The #100dayproject has come to an end, and I am thoroughly pleased to wave goodbye. When I came up with the plan for how I would participate this year, I thought I was choosing something easy - that way I could keep up with little-to-no pressure to "create" every day. Taking pictures is something I already do quite often, and I was armed with a brand, new camera, so this should've been a breeze, but it wasn't. I'm glad it's called a project and not a challenge, though, because I felt less pressure to keep up, especially on the days where I just didn't feel like taking a picture.

Some days aren't photo-worthy. Some days are so amazing that I don't think to stop and take a photo. Some days the lighting is terrible. Some days the pictures don't come out good no matter how many different angles I snap.

That being said, using my camera every day has helped further understand and appreciate the difference between capturing the moments and creating them, and this project was all about capturing the moments as they were, not staging the scene or arranging the photo before I actually press the shutter button. It's been interesting to look back on the tag in my Tumblr and just see the memory of the moment instead of all it took to "get the shot."

Over a decade ago, during my senior year of high school (!!!), I wrote an essay titled "The Digital Age of Photography: Friend or Foe?" in which I argued how digital photography can be manipulated to the point where the integrity of the moment is compromised, making it an enemy of artists who've mastered the art of analog. Maybe I was on to something?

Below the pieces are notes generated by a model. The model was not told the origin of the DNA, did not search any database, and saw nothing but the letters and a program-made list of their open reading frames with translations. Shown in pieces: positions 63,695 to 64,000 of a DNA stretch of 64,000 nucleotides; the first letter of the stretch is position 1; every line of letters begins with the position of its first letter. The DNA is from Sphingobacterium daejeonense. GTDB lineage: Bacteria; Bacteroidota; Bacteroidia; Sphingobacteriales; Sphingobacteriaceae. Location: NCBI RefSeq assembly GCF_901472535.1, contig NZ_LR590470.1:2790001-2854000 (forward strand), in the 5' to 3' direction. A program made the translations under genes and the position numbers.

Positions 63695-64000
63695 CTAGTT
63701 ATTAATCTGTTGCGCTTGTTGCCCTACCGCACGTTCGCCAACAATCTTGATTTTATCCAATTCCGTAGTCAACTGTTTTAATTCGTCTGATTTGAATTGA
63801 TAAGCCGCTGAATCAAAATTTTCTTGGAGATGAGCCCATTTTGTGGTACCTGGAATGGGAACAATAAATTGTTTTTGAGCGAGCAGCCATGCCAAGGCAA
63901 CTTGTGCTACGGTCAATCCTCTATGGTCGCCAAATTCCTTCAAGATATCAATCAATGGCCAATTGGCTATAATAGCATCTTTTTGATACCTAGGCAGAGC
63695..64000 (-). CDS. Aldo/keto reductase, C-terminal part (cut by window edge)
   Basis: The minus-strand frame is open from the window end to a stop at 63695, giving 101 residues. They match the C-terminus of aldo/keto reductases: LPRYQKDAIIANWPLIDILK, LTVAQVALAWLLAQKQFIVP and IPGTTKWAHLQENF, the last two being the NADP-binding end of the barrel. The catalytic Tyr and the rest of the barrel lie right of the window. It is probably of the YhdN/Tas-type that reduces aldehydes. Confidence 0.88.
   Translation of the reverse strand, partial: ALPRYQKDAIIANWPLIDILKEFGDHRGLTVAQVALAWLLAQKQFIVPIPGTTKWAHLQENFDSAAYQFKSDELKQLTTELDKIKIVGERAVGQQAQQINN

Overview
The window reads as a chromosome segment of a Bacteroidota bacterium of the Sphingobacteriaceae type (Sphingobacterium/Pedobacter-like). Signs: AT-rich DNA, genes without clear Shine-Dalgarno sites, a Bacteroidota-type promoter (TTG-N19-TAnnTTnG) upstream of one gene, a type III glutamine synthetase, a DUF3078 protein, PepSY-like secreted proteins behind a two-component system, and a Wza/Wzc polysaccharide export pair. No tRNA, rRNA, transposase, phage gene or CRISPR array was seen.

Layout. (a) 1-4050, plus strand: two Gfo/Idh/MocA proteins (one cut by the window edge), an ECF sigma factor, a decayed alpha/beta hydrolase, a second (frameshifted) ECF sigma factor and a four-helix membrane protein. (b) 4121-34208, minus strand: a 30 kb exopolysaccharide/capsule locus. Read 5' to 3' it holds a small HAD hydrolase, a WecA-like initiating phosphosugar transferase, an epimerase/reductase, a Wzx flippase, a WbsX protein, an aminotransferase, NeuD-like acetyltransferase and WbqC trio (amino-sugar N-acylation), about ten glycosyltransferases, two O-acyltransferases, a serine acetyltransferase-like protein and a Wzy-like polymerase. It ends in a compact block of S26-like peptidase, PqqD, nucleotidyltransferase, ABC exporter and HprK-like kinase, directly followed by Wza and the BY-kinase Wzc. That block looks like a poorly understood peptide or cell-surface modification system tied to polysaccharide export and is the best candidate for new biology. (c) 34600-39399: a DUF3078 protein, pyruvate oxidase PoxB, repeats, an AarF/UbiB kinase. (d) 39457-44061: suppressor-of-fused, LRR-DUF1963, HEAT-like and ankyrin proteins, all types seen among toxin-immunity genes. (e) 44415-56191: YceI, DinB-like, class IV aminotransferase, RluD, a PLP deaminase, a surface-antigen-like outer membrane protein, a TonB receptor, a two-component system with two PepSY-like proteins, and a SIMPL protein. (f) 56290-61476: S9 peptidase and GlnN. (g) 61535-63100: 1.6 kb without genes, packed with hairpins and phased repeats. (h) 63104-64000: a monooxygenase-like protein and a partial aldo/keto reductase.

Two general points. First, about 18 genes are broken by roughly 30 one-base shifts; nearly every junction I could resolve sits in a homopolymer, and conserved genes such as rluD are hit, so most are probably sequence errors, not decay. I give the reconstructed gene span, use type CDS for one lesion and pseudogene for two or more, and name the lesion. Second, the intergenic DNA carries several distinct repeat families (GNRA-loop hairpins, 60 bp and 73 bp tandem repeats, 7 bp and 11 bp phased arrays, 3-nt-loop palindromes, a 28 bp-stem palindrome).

1. I took my camera to Dallas for my birthday thinking I was going to get all of these lovely shots of everything that we did. I did not turn on my camera ONCE. I was too engulfed in my family and creating memories with them that I didn't even have time or think about turning it on. And you know what? I'm fine with that. I calmed the photographer in me (LOL!) and just stored what I saw and felt in my memory. And that's totally fine too.

    I thought after seeing your post on the project that I would also participate too. And while I thought I failed miserably, I didn't. I didn't necessary take photos every day, but my family and I created some pretty awesome moments & memories. That counts for something right? LOL!

    1. YES, the definitely counts.

      There have been so many times when I brought my camera somewhere and never turned it on. Sometimes I regret it, but I usually don’t!


[comments work best in google chrome. if you’re using a safari web browser, adjust your settings and uncheck “prevent cross-site tracking.”]

© the active spirit. Design by FCD.